Our purpose in this paper is thus to investigate in detail Ni II absorption line profiles in a few selected quasar absorption systems to get constraints on the oscillator strength of several transitions from this species. The content of this paper is organised as follows. In Sect. 2, we introduce the five quasar absorption systems considered as well as the methods used to analyse line profiles and infer Ni IIf-values. In Sect. 3, we describe the procedure adopted for each of the 13 Ni II transitions considered in our study (these are listed in Table 4) and the resulting f-values obtained. Next, we discuss the internal consistency of the obtained set of Ni IIf-values as well as the comparison with previously published values (Sect. 4). Finally, we conclude with some prospects concerning the use of distant quasar spectra to constrain f-values and summarise our main results (Sect. 5).

2. Quasar systems and analysis of absorption line profiles

2.1. Selection of quasar absorption systems

We selected four quasars displaying in total five strong DLA systems. We give details on the quasars in Table 1 while Table 2 provides information on the DLA absorption systems. All the absorption systems considered include relatively strong although apparently unsaturated Ni II absorption lines from several transitions covering the 1300–1810 Å wavelength interval. In three out of the five systems, Ni II absorption extends over an interval exceeding 50 km s−1, as can be seen in Fig. 1, where we show the velocity profiles of Ni IIλ1741, which is the third strongest Ni II transition. The presence of blends with features from other absorption systems can be assessed directly by comparing the profiles observed for all detected Ni II transitions; this will be illustrated in forthcoming figures. Good S/N and high resolution spectra from the UVES or HIRES databases are available for the four quasars; the spectral resolution of these data is of about five to six km s−1 full width at half maximum (hereafter FWHM). These data are all public; integration times and observing dates are listed in Table 1 for each quasar. Details about the UVES data can be found in Bergeron et al. (2004) and Molaro et al. (2013) while the HIRES spectra are described in Prochaska et al. (2007) and O’Meara et al. (2015). Generally, these bright targets involving remarkable absorption systems have been observed several times for various purposes. This allows us to further increase the S/N by combining all spectra, if needed to detect fainter transitions or to assess the reliability of the analysis by considering these data separately.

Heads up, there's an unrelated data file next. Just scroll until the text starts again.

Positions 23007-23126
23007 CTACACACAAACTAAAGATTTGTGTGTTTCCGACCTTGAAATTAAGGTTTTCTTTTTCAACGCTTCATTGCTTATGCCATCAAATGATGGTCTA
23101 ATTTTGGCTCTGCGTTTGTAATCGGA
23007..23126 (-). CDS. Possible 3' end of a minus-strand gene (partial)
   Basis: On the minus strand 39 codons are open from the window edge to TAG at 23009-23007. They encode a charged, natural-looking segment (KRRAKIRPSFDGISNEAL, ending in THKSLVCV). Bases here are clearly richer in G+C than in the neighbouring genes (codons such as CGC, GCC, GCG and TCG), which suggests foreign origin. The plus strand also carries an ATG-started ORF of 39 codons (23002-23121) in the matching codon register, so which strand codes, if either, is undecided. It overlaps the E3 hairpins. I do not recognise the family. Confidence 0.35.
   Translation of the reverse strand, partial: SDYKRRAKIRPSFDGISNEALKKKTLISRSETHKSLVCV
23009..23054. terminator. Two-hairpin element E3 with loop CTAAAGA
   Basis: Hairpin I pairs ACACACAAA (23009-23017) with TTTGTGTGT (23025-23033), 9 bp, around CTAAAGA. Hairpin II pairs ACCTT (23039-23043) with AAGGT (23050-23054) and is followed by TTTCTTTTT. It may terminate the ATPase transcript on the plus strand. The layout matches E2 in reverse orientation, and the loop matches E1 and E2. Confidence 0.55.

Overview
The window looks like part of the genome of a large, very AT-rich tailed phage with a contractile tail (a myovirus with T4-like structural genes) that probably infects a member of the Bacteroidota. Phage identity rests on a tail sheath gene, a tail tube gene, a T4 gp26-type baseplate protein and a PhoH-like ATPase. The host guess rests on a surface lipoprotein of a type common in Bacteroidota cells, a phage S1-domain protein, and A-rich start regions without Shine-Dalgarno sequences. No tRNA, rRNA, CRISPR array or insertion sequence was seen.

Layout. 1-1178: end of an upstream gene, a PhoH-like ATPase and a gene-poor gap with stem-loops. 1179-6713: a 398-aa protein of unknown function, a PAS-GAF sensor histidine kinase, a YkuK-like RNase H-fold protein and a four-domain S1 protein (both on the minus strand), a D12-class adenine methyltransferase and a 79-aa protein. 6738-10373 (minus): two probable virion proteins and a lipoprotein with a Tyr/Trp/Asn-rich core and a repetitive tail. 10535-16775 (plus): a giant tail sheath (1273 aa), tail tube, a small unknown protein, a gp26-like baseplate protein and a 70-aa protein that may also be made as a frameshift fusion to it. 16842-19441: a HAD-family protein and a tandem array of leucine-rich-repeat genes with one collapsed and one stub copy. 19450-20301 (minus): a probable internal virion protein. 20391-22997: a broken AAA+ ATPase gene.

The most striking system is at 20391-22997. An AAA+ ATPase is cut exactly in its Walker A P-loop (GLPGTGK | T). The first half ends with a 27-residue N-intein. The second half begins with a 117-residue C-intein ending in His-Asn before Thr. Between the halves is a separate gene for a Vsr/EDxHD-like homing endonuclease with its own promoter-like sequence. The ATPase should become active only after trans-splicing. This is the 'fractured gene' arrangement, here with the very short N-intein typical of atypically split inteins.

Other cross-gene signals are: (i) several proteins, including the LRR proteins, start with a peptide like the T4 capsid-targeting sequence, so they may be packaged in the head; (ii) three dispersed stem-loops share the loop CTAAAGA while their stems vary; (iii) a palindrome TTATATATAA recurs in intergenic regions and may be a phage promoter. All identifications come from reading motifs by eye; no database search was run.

Table 1.

Quasar sample.

Table 2.

Quasar DLA absorption systems.

thumbnail Fig. 1.